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Underemployment and Homelessness

Although unemployment is often cited as a major contributor to homelessness, many homeless people report having a job. (Nooe & Patterson, 2010). The problem is that these jobs do not pay enough for one to live independently (Nooe & Patterson, 2010). In 1999, The Economic Policy Institute reported that minimum wage had not kept up with economic growth (Nooe & Patterson, 2010). It was also discovered by the United States Interagency Council on Homelessness that the medium monthly income for homeless individuals was around 56% below the federal poverty level (Nooe & Patterson, 2010).

There are few employment opportunities for those that do not have sufficient education or skills (Nooe & Patterson, 2010). Plant closures and relocations, an increased demand for highly educated people, and globalization have contributed to changing the labor market (Nooe & Patterson, 2010). Volatile employment patterns has been classified as a risk factor for homelessness in many studies and the longer one remains homeless, the smaller their chances of obtaining permanent employment becomes (Nooe & Patterson, 2010).

The increasing scarcity of public assistance also contributes to homelessness (Nooe & Patterson, 2010). Welfare reform in 1999 resulted in the loss of benefits for many (Nooe & Patterson, 2010). In 2004, it was found that the grant program temporary assistance to needy families (TANF) provided single mothers with 2 children with an income at only 29% of the federal poverty level (Nooe & Patterson, 2010). The reduced benefits create additional hurdles for avoiding or overcoming homelessness.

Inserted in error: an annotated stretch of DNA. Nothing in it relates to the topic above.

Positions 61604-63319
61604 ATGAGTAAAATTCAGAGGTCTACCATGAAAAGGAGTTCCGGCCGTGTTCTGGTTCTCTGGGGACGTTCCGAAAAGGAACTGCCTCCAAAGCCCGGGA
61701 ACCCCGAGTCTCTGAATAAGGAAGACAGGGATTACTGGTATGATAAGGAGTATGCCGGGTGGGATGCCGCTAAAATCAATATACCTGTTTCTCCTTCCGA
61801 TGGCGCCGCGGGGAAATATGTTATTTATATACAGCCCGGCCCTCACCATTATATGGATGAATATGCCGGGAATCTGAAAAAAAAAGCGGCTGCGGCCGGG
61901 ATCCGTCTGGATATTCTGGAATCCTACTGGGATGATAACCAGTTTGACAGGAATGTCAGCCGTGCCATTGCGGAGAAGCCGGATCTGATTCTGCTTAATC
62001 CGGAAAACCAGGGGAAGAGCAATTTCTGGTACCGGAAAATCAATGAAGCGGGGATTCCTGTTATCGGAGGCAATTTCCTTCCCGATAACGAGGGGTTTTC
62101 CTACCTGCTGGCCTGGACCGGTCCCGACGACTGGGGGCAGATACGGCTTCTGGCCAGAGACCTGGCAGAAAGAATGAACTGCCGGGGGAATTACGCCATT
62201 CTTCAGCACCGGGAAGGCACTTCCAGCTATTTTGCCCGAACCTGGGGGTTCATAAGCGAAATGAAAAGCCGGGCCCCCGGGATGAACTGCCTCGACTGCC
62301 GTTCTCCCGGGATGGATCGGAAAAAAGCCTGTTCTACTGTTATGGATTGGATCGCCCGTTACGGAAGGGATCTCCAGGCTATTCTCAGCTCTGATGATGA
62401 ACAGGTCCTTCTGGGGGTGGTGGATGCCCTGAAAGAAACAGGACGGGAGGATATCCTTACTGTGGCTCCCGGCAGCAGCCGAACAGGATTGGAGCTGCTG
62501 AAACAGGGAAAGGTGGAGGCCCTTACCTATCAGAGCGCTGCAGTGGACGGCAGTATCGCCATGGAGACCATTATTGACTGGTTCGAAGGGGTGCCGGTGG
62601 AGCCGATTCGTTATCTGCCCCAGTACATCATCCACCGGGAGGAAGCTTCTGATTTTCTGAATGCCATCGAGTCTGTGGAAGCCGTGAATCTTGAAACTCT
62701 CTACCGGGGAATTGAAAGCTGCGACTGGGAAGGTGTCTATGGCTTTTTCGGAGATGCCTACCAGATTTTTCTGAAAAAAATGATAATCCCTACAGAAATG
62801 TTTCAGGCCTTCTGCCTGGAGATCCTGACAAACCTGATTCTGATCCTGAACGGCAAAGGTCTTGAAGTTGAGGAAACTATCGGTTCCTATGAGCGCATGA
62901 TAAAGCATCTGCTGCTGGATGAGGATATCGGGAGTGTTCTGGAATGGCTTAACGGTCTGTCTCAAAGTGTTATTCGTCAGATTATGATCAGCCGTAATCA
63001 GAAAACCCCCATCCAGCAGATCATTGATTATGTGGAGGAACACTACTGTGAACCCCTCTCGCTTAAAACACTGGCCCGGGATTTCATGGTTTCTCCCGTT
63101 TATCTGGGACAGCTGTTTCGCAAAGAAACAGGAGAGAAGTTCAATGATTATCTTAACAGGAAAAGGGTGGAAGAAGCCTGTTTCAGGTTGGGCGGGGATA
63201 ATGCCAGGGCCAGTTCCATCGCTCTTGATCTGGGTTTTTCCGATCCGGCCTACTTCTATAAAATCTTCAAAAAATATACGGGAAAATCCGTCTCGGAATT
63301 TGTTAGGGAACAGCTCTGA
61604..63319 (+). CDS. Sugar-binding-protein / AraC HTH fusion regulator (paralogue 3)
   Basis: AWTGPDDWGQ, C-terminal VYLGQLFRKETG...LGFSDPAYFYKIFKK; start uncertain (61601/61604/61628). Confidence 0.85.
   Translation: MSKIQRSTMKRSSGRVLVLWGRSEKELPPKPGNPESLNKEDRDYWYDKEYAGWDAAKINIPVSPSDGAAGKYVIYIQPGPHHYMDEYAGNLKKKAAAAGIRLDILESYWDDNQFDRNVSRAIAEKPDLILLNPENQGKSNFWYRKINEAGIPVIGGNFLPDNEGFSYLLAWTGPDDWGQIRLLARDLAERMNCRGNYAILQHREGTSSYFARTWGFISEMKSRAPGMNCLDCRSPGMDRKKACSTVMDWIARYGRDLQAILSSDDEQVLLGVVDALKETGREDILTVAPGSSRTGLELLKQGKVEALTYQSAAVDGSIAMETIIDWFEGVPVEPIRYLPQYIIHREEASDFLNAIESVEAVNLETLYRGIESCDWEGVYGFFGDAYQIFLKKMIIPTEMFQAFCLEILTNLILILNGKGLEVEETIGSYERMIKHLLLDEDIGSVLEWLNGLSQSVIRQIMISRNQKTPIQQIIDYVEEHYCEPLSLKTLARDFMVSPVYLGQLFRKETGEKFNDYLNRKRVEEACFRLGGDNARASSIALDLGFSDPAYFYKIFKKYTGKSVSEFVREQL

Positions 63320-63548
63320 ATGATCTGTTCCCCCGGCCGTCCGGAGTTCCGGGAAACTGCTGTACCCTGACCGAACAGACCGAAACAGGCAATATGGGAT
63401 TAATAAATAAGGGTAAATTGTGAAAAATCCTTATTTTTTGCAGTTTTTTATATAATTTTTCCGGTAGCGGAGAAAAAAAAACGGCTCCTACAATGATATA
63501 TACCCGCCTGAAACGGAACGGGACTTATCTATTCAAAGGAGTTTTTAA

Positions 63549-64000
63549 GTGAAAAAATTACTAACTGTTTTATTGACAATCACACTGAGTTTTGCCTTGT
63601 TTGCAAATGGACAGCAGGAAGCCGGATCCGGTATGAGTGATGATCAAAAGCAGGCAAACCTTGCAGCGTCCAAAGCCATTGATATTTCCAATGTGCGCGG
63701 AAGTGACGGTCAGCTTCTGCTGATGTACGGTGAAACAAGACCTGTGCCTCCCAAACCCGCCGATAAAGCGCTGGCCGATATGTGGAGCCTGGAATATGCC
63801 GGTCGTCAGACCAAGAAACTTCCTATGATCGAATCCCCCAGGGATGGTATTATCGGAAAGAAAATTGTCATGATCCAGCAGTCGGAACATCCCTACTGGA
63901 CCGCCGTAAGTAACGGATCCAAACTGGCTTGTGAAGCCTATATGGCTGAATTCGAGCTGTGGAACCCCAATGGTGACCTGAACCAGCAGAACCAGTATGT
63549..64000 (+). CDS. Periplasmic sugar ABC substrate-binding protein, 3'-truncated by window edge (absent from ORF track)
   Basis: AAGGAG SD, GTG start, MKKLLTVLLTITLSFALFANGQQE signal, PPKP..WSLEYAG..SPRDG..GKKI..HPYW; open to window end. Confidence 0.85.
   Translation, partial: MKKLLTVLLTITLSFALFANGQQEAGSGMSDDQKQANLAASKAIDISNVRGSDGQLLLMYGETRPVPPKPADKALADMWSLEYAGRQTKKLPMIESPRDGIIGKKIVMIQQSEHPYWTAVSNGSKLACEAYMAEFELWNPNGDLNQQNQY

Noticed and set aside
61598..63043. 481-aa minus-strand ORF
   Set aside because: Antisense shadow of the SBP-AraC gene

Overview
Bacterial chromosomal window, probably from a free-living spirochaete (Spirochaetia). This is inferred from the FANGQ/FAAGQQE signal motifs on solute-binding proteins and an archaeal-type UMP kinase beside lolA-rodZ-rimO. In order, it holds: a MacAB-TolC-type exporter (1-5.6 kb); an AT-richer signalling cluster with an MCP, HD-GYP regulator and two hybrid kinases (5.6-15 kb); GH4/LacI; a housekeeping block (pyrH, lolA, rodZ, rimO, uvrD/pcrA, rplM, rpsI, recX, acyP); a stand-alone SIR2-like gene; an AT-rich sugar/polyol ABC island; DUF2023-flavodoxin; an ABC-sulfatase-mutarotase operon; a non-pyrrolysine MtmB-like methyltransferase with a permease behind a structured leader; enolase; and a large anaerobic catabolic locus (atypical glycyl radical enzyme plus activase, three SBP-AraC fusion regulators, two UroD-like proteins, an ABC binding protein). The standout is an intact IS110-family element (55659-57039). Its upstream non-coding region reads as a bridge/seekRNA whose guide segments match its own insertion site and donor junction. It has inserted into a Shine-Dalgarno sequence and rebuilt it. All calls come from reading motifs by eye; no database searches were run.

Unemployment is no doubt a contributing factor to homelessness but not all homeless people are unemployed. Many have jobs but just don’t make enough to live independently and a lack of public assistance adds to their difficulties. In a perfect world, we would all make enough for a comfortable living but this is not the case. Many of us need help just to get by. Here at T’s 4 Hope, we aim to spread awareness of poverty, hunger, and the problems associated with them. We wish to inspire people to volunteer and help make a difference in their communities. If you would like to volunteer, please contact us at or 954-867-6765.

Roger M. Nooe & David A. Patterson (2010) The Ecology of

Homelessness, Journal of Human Behavior in the Social Environment, 20:2, 105-152, DOI:


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